A 34-year-old woman presents to the office requesting removal of a bleeding mole situated on her upper forehead. The lesion first arose approximately 3 weeks ago and rapidly grew to its current size. The patient denies history of a similar growth and provides a family history of basal cell carcinoma. The only medication she is currently taking is an oral contraceptive.
Pyogenic granuloma (PG), also known as lobular capillary hemangioma, is an acquired benign vascular tumor of the skin or mucous membrane.1 PG is considered a misnomer as it does not represent the accurate clinical (not pyogenic) or histologic (no granulomatous...
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Pyogenic granuloma (PG), also known as lobular capillary hemangioma, is an acquired benign vascular tumor of the skin or mucous membrane.1 PG is considered a misnomer as it does not represent the accurate clinical (not pyogenic) or histologic (no granulomatous inflammation) findings.2 Although PG can occur in any patient, it is more common in children, young adults, and women of childbearing age.3
The benign vascular tumor often presents at the site of a recent injury.3 When PG occurs on the oral mucosal surface, often in women during their second or third trimester of pregnancy, the tumor can be referred to as the “pregnancy tumor” or “granuloma gravidarum.”2 PG can result from use of certain medications such as isotretinoin, chemotherapeutic drugs, and protease inhibitors; it may also occur in patients undergoing laser treatment for port-wine stains.2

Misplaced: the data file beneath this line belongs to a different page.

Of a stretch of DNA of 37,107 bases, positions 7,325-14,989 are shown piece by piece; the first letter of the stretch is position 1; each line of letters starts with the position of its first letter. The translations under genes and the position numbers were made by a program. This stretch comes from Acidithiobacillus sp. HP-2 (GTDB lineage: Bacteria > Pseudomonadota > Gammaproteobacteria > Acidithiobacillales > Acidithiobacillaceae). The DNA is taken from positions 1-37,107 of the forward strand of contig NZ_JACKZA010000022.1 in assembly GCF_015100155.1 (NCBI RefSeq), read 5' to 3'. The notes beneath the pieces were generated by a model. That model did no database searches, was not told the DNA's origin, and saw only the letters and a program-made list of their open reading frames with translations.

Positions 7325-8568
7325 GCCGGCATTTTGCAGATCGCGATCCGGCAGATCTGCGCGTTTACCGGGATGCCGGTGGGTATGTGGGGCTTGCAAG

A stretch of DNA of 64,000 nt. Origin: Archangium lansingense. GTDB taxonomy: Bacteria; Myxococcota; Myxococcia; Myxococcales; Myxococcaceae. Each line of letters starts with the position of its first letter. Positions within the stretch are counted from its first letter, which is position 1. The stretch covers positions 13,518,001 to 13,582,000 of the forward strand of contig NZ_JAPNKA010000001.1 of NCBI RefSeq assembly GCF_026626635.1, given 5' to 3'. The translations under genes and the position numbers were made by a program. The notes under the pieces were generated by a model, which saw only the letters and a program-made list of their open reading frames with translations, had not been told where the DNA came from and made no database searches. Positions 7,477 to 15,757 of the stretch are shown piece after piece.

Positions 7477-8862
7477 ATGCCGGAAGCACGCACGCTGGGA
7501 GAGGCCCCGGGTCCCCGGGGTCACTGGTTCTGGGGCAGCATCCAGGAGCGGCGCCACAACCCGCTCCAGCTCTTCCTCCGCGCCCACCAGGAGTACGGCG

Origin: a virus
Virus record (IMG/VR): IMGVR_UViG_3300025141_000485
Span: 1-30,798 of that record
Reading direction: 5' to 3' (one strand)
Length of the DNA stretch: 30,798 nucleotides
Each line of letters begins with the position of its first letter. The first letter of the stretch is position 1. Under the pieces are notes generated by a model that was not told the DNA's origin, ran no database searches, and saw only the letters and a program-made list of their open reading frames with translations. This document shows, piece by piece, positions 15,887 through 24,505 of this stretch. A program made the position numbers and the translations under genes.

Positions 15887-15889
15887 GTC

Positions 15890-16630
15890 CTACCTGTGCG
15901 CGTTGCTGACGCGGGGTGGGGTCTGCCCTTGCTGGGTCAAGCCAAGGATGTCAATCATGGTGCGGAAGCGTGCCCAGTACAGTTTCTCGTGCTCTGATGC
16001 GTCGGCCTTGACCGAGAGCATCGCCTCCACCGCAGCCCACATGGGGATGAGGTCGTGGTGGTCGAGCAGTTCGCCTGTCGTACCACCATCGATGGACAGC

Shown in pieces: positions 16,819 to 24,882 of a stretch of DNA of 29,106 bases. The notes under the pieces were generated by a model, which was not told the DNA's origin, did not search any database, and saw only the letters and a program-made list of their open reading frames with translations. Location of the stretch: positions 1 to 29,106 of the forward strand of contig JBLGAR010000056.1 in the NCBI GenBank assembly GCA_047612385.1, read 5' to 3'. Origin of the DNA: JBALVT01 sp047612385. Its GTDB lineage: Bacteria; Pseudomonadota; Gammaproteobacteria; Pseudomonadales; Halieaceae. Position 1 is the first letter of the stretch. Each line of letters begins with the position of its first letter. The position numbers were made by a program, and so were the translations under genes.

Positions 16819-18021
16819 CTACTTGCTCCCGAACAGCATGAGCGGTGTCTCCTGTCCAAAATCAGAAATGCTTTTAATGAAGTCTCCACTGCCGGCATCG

PG most commonly affects the hands, lower lips, and gingival regions.4 The clinical presentation of the lesion is a glistening, friable, bright red papule with possible central ulceration or crusting.2 The base of the lesion is well circumscribed beneath any overlying scale.2 The lesion has a tendency to bleed profusely; this prominent symptom commonly distinguishes PG from other diagnoses.4
PG is a benign disorder; most individuals seek treatment because of recurrent bleeding episodes. The treatment plan should consider lesion size and location as well as patient aesthetic concern. Surgical excision has an extremely low recurrence rate but a higher rate of scarring compared with curettage or shave excision with cautery, which have a higher recurrence rate but less chance of scarring.5 Additional treatment options include cryotherapy, CO2 laser, and sclerotherapy.
Lauren Ax, PA-S, is a student at Arcadia University, and Stephen Schleicher, MD, is director of the DermDox Center for Dermatology, as well as an associate professor of medicine at Commonwealth Medical College and a clinical instructor of dermatology at Arcadia University and Kings College.
- 1. Koo M, Lee S, Han S. Pyogenic granuloma: a retrospective analysis of cases treated over a 10-year. Arch Craniofac Surg. 2017;18(1):16-20.
- 2. Craft N, Fox LP. Visual Dx: Essential Adult Dermatology. 1st ed. Philadelphia, PA: Lippincott Williams & Wilkins; 2010:130.
- 3. LeBoit P, Burg G, Weedon D, Sarassain A. Pathology and Genetics of Skin Tumours. Lyon, France: International Agency for Research on Cancer; 2006:243.
- 4. Wollina U, Langner D, França K, Gianfaldoni S, Lotti T, Tchernev G Pyogenic granuloma – a common benign vascular tumor with variable clinical presentation: new findings and treatment options. Open Access Maced J Med Sci. 2017;5(4):423-426.
- 5. Gilmore A1, Kelsberg G, Safranek S. Clinical inquiries. What’s the best treatment for pyogenic granuloma? J Fam Pract. 2010;59(1):40-42.